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Understanding Tardive Dyskinesia

Tardive dyskinesia (TD) is a condition that causes repeated body movements you can’t control. You may have these movements in your face, neck, fingers, or other body parts. It’s a side effect that some people may have when taking certain medicines for months or years. The side effect may not go away once it starts.

How to say it

TAR-div

DISS-kuh-NEE-zhuh

What causes tardive dyskinesia?

TD is a side effect of some medicines. It can happen if you’re on one of these medicines for a few months or years, or if your dose is changed.

It can be caused by antipsychotic medicines, such as:

  • Aripiprazole

  • Fluphenazine

  • Haloperidol

  • Iloperidone

  • Lurasidone

  • Amoxapine

  • Olanzapine

  • Paliperidone

  • Risperidone

  • Thiothixene

  • Ziprasidone

And it can be caused by anti-nausea medicines such as:

  • Chlorpromazine

  • Metoclopramide

  • Prochlorperazine

It may also be caused by:

  • Amphetamines

  • Anticholinergic medicines

  • Anticonvulsant medicines

  • Antidepressants

  • Antihistamines

  • Levodopa (L-dopa)

  • Mood stabilizers

If you are taking any of these medicines, your healthcare provider will check you regularly for signs of TD. Your risk of TD is higher if you’re an older adult or female, or you have diabetes.

Symptoms of tardive dyskinesia

The symptoms are repeated movements you can’t control. You may have one or more of these movements:

  • Blinking a lot

  • Puckering your lips

  • Smacking your lips

  • Sticking out your tongue or moving it around

  • Twisting your neck

  • Shrugging your shoulders

  • Moving your fingers

  • Moving your legs, feet, or toes

The symptoms can be mild and not cause problems with your daily tasks. Or they may cause stress and problems with daily living.

Diagnosing tardive dyskinesia

If you are taking a medicine that may cause TD and you have symptoms of it, your healthcare provider will assess you. He or she will compare your movements with the Abnormal Involuntary Movement Scale (AIMS). This is a set of guidelines to check for muscles problems such as TD.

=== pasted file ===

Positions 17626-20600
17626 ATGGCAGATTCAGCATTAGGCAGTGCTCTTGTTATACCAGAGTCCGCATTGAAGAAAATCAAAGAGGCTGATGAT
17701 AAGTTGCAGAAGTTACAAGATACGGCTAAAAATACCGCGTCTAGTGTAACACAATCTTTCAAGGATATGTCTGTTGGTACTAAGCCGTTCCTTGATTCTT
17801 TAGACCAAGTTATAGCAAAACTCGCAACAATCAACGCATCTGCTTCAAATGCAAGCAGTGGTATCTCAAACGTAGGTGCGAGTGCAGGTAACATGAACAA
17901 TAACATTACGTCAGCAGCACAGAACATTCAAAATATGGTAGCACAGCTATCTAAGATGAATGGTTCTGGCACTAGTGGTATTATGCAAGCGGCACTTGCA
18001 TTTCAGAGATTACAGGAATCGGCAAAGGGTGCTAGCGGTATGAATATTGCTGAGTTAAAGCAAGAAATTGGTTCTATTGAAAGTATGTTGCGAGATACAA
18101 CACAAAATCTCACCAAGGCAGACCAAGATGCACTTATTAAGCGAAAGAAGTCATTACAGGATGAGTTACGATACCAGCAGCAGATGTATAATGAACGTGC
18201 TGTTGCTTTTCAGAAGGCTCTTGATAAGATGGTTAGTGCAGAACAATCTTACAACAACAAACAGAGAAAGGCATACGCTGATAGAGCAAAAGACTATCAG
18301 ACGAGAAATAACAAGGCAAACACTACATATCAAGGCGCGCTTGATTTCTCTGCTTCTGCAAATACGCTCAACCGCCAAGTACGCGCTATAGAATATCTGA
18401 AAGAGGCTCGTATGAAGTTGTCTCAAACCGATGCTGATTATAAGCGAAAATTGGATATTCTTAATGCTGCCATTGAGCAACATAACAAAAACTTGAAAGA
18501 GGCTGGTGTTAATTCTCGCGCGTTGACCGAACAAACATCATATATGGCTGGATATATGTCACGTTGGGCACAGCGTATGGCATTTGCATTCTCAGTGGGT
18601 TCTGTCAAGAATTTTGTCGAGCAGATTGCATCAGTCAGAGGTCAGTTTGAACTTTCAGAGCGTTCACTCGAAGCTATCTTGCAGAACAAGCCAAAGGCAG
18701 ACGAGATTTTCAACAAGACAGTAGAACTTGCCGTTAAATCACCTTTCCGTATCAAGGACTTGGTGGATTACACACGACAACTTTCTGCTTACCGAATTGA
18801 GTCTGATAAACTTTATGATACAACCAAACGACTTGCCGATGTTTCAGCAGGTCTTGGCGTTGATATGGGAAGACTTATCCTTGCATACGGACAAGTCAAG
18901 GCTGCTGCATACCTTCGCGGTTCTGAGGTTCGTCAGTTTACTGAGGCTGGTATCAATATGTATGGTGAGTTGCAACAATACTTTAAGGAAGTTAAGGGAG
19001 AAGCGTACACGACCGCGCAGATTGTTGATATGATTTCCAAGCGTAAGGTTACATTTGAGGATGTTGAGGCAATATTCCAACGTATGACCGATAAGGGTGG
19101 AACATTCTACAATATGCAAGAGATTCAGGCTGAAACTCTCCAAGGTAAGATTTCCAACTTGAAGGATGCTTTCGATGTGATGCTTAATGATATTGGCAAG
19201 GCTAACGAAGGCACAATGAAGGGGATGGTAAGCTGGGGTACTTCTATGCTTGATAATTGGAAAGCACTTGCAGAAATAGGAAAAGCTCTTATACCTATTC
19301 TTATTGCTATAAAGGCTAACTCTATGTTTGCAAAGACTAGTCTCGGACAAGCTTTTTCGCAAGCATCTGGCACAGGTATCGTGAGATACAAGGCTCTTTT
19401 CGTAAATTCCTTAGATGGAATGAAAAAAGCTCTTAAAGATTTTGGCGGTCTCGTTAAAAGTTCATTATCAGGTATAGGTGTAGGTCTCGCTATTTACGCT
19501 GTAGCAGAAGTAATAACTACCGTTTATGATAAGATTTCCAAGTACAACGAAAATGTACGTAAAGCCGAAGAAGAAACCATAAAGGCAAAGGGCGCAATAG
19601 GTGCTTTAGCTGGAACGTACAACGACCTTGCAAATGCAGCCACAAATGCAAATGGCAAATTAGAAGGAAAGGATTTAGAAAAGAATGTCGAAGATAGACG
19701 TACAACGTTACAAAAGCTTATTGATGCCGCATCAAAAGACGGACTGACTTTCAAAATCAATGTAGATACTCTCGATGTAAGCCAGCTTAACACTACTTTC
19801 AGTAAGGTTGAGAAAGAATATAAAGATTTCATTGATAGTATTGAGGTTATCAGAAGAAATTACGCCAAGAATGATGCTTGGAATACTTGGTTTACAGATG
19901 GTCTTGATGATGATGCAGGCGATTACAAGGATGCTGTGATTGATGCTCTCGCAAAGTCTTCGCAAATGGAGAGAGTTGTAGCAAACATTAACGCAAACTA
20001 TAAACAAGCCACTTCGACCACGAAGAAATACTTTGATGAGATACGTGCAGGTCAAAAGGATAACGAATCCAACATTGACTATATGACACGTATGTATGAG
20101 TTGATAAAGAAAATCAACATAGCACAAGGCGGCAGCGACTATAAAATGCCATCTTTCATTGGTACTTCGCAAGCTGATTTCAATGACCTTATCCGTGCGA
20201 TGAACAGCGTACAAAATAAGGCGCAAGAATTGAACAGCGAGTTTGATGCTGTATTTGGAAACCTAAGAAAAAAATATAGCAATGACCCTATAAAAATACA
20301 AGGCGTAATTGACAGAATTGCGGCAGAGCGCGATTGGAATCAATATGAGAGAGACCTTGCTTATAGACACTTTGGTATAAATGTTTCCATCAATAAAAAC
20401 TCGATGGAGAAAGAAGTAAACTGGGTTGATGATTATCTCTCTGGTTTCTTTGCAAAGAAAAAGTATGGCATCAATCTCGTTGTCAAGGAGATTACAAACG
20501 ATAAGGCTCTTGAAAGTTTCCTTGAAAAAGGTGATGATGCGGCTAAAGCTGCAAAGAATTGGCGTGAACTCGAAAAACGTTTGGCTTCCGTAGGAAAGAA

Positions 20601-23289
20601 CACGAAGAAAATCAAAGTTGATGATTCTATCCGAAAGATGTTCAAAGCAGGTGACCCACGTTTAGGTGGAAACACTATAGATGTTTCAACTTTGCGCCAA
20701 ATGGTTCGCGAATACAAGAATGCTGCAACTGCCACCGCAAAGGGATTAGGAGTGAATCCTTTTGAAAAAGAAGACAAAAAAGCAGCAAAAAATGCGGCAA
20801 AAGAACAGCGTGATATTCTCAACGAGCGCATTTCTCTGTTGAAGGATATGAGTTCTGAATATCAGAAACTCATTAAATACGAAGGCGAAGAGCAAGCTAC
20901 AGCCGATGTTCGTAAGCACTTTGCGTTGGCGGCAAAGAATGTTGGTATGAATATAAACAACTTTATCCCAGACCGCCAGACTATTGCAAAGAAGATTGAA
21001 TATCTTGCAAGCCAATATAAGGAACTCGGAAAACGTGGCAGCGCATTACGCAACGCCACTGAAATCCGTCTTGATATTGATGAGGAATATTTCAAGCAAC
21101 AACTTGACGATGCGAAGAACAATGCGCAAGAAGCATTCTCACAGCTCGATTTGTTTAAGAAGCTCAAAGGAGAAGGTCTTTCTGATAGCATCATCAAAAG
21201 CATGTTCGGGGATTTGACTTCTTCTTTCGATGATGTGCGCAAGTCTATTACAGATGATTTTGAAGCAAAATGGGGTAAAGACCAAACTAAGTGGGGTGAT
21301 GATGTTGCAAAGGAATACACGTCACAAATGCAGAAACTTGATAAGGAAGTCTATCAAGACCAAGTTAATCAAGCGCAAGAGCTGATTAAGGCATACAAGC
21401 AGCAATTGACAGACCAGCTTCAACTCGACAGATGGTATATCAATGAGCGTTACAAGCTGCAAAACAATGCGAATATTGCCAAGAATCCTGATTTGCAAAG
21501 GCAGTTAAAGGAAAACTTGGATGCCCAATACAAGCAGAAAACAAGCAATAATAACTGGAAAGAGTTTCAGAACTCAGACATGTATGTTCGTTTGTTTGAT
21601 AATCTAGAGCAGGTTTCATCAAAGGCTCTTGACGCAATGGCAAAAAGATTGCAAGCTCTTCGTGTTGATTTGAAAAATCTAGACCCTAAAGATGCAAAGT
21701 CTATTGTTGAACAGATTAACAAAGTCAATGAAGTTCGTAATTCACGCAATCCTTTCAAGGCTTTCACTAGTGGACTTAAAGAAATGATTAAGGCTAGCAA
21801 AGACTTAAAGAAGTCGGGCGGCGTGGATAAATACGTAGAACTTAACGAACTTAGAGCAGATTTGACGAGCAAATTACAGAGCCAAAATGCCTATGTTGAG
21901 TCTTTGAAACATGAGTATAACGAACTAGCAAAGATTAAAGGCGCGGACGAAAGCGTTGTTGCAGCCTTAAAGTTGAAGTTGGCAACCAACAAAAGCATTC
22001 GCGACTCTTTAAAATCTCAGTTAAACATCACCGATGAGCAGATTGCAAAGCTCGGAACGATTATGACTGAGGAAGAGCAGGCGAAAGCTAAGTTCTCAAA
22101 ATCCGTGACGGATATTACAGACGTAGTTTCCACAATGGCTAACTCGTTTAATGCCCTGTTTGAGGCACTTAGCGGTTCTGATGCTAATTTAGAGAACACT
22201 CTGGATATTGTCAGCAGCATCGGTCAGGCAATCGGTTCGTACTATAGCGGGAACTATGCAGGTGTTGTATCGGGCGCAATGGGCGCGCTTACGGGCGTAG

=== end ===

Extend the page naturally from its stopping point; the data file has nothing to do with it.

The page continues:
Treatment for tardive dyskinesia

Your healthcare provider may stop or change the dose of the medicine that is causing your TD symptoms. He or she may put you on a different medicine. This depends on why you are taking the medicine, and your risks and benefits of stopping or changing medicines. Some people need to take a medicine ongoing, and the symptoms of TD are less of a problem than what the medicine is treating.

In some cases, TD symptoms can be treated with medicines such as:

  • Benzodiazepines. These are a kind of anti-anxiety medicine. These medicines may lessen mild symptoms of TD.

  • Botulinum toxin. Injections of this medicine in muscles may help reduce movements.

  • Other medicines. Severe symptoms of TD may be treated with deutetrabenazine, tetrabenazine, or valbenazine.

If your symptoms of TD are severe, your healthcare provider may advise a treatment called deep brain stimulation (DBS). For this treatment, wires are placed in part of the brain that helps control muscles. A small device is put under your skin near your collarbone. The wires and device are put in place during a surgery. The wires are then attached to the device. The device sends electrical signals to the brain. This can help to reduce the amount of muscle movements caused by TD.

Talk with your healthcare provider about clinical trials that are testing other treatments for TD. You may be able to join a clinical trial.

Possible complications of tardive dyskinesia

TD symptoms may go away or lessen a month or more after your medicine is stopped or changed. Or the symptoms may not go away.

When to call your healthcare provider

Call your healthcare provider if you have any of these:

  • Symptoms that don’t get better, or get worse

  • New symptoms

Online Medical Reviewer: Campellone, Joseph, MD
Online Medical Reviewer: Marianne Fraser, MSN, RN
Date Last Reviewed: 5/1/2020
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